Friday 9 December 2016

How 200,000 of us risk our lives in potentially dangerous cars

* Our RSA expert highlights growing concern about drivers who don't get their NCT on time

Published 15/04/2015 | 02:30

National Car Testing centre
National Car Testing centre

Last year was the busiest on record for the National Car Test (NCT). A total of 2,026,630 tests were conducted. Two-thirds (66pc were full and the remainder re-tests). Of the 1,344,265 full tests conducted, 48pc passed first time. Of the 689,255 who failed, 91pc passed a re-test.

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Worryingly 5,624 vehicles were classed as Fail Dangerous. In the first quarter of 2015 a further 1,431 have vehicles have been added to this list. This means those vehicles were considered to be a direct and immediate risk and should not be used on the road under any circumstances.

NCT vehicle inspectors advise customers accordingly, inform them it is an offence to drive such a vehicle and attach a 'Fail Dangerous' sticker to the car.

The top failure items for 2014 were front suspension, tyre condition, headlight aim, brake lines and stop lamps. The big difference between last year and the previous is that problems with headlights have jumped into the top five. This would seem to back up the general perception that there is a noticeable number of vehicles driving around with defective lighting. Our own observational studies late last year showed that 7pc or one-in-14 being driven have a broken light.

The top two reasons for failure for 2013 continued into last year: front suspension and tyre condition.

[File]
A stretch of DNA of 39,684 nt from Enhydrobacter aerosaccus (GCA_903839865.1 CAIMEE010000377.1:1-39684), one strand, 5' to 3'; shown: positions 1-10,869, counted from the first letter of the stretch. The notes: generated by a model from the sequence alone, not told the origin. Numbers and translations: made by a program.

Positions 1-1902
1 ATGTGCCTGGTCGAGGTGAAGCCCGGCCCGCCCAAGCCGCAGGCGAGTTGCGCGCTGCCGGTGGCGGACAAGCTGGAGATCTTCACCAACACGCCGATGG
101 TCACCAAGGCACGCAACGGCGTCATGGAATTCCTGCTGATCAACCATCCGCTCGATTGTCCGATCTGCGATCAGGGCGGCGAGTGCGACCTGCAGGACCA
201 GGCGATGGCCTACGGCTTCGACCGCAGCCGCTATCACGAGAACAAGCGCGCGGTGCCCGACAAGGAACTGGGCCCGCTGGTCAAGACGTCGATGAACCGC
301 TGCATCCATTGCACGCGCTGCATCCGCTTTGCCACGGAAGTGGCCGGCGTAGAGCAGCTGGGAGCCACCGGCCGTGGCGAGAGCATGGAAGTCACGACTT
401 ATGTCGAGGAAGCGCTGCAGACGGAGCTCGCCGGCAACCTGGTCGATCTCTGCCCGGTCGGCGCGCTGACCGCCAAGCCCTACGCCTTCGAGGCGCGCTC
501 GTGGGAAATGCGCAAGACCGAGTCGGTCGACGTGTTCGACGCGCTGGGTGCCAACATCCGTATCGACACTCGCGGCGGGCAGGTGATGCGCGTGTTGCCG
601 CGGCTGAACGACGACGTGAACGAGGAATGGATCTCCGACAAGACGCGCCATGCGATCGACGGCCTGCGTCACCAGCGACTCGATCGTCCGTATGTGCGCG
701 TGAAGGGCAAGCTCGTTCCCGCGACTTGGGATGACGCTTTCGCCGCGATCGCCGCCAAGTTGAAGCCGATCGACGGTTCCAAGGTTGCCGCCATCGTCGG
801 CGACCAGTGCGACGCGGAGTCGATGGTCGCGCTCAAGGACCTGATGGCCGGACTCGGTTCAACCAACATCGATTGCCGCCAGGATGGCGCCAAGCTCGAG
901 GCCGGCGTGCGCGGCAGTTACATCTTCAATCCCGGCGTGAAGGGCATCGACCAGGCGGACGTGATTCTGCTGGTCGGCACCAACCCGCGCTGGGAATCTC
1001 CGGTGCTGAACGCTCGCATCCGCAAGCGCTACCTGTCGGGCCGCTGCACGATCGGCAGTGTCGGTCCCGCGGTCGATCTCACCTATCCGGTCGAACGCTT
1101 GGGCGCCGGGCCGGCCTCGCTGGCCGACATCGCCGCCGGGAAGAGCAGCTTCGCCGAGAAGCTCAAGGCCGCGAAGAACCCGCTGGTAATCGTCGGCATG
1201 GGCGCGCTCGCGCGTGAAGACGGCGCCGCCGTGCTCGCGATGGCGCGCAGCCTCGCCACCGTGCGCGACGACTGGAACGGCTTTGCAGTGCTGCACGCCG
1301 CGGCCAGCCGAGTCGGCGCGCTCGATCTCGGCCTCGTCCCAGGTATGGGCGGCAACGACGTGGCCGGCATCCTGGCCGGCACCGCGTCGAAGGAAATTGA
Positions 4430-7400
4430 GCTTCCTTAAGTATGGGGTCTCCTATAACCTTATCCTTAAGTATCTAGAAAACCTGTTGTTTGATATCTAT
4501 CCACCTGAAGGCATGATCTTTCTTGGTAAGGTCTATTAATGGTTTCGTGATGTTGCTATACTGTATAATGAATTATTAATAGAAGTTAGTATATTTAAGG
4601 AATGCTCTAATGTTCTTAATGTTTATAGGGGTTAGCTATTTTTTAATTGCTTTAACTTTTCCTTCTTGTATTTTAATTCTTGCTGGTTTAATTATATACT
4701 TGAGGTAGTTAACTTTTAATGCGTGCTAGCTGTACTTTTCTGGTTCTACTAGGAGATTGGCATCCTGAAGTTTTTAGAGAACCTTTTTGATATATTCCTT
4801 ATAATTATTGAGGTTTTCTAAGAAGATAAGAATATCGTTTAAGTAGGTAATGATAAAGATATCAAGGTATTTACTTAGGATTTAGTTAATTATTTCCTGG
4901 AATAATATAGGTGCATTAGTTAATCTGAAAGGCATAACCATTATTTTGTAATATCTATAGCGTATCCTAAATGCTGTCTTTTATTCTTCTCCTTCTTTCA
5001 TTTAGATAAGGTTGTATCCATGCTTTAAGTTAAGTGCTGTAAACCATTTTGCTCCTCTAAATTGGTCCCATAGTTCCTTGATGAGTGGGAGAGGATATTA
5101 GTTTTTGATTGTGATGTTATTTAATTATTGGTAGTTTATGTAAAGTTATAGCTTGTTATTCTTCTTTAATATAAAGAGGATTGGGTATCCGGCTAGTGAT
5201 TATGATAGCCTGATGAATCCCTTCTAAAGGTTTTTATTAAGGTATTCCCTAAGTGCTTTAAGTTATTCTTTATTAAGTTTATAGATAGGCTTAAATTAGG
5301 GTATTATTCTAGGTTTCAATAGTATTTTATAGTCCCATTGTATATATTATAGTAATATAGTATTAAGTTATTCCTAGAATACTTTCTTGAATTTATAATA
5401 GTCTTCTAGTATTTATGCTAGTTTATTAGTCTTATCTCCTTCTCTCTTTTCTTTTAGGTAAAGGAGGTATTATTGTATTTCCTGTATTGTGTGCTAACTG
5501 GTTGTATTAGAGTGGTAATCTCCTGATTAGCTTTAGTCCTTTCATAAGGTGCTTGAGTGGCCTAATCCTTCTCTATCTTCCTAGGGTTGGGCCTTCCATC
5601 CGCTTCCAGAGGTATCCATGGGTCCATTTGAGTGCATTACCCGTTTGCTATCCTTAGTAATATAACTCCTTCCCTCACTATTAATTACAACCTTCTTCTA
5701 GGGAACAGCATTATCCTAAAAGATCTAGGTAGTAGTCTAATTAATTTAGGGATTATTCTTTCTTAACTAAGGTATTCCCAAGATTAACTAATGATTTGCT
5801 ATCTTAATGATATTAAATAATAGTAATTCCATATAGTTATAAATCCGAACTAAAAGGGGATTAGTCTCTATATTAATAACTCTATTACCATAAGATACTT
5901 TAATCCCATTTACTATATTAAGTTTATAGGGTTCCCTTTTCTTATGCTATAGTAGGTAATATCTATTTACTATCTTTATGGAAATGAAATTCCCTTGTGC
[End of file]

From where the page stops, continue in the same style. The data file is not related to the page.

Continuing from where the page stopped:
The front suspension is an integral part of the vehicle and facilitates steering and braking systems. Failure of any component could result in the vehicle becoming uncontrollable. So it really is something that drivers need to take seriously. It's vital the suspension system is checked and assessed as part of a regular scheduled maintenance.

The safety and reliability of tyres is critical too. In addition to the obvious problems such as tread depth being below the legal limit and damage to the tyre itself, the presence of an e-mark is vital. The e-mark confirms it meets the minimum EU or International (UNECE) standard on dimensions, load and speed rating. So if you are replacing tyres, you should ensure they have the e-mark to pass the NCT.

The steering system integrates with the front suspension so you can control the direction of the vehicle. If the steering linkage failed, the vehicle would become uncontrollable. Owners should have the components of the steering system checked as part of regular scheduled maintenance and replaced if worn.

Likewise for the braking system. The brake lines are made up of both metal and flexible pipes. Over time the metal pipes may suffer from corrosion while the rubber flexible ones may perish. The effect of both means the strength of the pipe can be compromised. In these cases it is vitally important to have the affected pipe replaced.

And stop/brake lights are extremely important. They signal to following drivers that your vehicle is slowing down. All lights should be checked regularly by the driver.

Driving a vehicle that is defective in some way or one that hasn't passed a basic roadworthiness test is a serious offence and rightly so.

The vast majority of owners get their vehicle tested on time. More than 400,000 have been tested in the first quarter of this year and just above 200,000 have been re-tested.

Unfortunately, a sizeable number do not test on time. It is estimated up to 200,000 motorists are driving around without a valid NCT. Those people are putting their lives and others at risk by driving vehicles that may be dangerously defective, for example, with poor brakes, worn tyres or broken headlights.

Ultimately, it is the responsibility of owners and drivers to ensure their vehicles are safe and legal.

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